Arianna Huffington scoffed at a group of unpaid Huffington Post contributors that announced on Wednesday they would stop contributing content to the site, weeks after its $315 million sale to AOL was announced.
Huffington, speaking alongside AOL chief Tim Armstrong at PaidContent’s 2011 Conference in New York on Thursday, dismissed the notion that all bloggers should be paid, given the wide platform HuffPo gives them.
She argued that blogging on the Huffington Post is equivalent to going on Rachel Maddow, Jon Stewart or the “Today” show to promote their ideas.
And, she said, there are plenty of people willing to take their place if they do.
“The idea of going on strike when no one really notices,” Huffington said. “Go ahead, go on strike.”
The controversy arose after writers for the websites ArtScene and Visual Art Source , which had been contributing content to the Huffington Post for free since 2010, refuse to contribute additional material to the site unless they got paid. They are asking for a pay schedule and requesting that promotional material no longer be published alongside editorial content.
"I am also calling upon all others now contributing free content, particularly original content to the Huffington Post to also join us in this strike," ArtScene and Visual Art Source publisher Bill Lasarow said in a statement.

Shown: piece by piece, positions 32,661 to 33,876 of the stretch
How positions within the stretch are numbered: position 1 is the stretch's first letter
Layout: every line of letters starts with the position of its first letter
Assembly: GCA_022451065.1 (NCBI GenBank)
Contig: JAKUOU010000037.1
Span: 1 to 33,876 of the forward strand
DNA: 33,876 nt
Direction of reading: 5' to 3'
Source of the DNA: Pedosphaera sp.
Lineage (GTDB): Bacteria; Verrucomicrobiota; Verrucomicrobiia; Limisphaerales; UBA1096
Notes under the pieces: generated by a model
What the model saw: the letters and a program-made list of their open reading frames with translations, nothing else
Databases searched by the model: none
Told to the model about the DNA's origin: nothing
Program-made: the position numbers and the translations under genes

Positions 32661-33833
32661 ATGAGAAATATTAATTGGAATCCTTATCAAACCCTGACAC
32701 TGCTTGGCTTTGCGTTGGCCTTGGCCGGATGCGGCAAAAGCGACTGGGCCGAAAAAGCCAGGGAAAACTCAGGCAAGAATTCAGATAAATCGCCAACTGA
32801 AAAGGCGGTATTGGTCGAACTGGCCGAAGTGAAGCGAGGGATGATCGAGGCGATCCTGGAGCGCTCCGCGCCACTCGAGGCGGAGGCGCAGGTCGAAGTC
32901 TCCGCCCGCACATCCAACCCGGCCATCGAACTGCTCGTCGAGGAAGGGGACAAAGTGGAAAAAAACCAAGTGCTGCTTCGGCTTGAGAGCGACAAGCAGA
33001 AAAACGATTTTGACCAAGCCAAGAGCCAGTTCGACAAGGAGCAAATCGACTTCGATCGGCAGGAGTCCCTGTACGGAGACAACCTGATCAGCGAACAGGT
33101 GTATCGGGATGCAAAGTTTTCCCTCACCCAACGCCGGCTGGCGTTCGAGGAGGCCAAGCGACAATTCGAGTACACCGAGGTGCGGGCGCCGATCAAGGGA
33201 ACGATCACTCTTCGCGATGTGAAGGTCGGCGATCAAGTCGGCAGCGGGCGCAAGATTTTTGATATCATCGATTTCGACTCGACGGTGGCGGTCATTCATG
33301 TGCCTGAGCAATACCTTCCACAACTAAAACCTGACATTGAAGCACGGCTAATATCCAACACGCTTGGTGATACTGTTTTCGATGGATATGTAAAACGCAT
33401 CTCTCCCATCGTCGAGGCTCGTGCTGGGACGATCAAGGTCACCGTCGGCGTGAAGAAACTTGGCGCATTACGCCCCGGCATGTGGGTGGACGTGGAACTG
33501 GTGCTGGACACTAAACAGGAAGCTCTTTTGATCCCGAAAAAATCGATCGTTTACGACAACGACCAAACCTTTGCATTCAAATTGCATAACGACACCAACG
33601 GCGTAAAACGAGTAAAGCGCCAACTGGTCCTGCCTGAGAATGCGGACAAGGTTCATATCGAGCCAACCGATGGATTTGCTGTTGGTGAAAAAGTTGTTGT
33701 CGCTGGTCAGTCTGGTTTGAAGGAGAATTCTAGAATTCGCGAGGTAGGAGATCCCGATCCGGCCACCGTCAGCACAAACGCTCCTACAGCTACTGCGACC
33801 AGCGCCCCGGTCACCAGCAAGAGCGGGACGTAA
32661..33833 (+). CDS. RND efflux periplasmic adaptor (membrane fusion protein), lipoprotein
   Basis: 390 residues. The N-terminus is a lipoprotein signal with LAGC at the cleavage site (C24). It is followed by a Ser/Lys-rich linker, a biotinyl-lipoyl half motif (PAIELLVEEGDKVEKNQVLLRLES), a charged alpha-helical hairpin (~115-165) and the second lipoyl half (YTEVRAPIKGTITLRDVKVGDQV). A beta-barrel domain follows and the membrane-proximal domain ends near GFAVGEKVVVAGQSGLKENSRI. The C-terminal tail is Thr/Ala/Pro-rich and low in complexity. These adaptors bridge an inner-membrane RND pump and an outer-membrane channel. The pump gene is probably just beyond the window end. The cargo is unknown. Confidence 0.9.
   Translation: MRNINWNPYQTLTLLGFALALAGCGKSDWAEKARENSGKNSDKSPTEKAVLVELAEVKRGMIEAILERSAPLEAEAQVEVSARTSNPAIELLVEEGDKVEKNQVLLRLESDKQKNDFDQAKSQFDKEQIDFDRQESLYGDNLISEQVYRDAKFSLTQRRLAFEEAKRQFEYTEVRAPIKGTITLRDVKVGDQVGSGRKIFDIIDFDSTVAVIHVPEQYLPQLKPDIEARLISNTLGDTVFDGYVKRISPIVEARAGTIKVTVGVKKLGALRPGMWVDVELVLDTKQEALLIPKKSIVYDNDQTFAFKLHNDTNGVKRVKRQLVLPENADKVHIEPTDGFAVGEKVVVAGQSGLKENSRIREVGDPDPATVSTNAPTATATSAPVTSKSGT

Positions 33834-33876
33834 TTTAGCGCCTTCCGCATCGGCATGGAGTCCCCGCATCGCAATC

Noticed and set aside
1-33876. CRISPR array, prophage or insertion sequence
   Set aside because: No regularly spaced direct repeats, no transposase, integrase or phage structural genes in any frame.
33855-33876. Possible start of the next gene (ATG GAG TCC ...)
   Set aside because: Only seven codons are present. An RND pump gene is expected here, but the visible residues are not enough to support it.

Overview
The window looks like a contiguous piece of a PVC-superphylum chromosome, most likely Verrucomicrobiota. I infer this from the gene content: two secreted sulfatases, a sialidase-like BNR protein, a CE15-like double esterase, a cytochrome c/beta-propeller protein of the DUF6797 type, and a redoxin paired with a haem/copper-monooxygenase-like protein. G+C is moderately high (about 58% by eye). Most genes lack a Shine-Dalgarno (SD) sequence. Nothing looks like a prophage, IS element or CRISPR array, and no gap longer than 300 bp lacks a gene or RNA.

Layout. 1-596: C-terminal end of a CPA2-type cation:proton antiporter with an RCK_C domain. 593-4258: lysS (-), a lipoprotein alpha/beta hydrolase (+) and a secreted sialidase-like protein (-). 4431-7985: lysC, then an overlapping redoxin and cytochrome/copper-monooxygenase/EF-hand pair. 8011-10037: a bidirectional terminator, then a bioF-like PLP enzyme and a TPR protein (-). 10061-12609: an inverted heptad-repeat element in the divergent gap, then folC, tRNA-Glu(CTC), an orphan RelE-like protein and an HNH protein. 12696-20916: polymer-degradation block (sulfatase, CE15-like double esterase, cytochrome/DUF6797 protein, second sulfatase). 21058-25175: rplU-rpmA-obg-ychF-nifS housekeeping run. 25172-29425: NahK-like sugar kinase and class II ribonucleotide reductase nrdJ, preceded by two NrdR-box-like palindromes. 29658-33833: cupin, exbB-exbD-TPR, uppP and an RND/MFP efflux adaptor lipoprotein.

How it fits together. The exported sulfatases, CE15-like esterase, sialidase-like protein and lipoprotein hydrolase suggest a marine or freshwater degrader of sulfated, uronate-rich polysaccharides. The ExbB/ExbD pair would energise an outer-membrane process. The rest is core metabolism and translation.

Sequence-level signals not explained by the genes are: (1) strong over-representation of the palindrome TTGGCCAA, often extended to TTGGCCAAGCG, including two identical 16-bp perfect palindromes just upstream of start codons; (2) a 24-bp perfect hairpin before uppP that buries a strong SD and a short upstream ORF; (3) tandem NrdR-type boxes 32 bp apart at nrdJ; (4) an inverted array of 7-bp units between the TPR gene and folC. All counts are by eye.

Huffington said that the site employs 183 paid journalists, with generous benefits, who are assigned stories and asked to work overtime when things like the Arizona shootings or revolution in Egypt occur. The bloggers, she said, do not have those responsibilities. “It’s just absurd for me to compare the two.”
In terms of her content strategy for AOL, Huffington pointed to her recent approach at the Huffington Post of hiring established journalists — like the New York Times’ business editor Peter Goodman — and pairing them with dewy, fresh-out-of-college reporters.
“I like the idea of fringing together young journalists with old grizzled veterans with a dark secret,” she said.
Huffington also stressed the need for building quality content for the AOL brand – “like HBO.”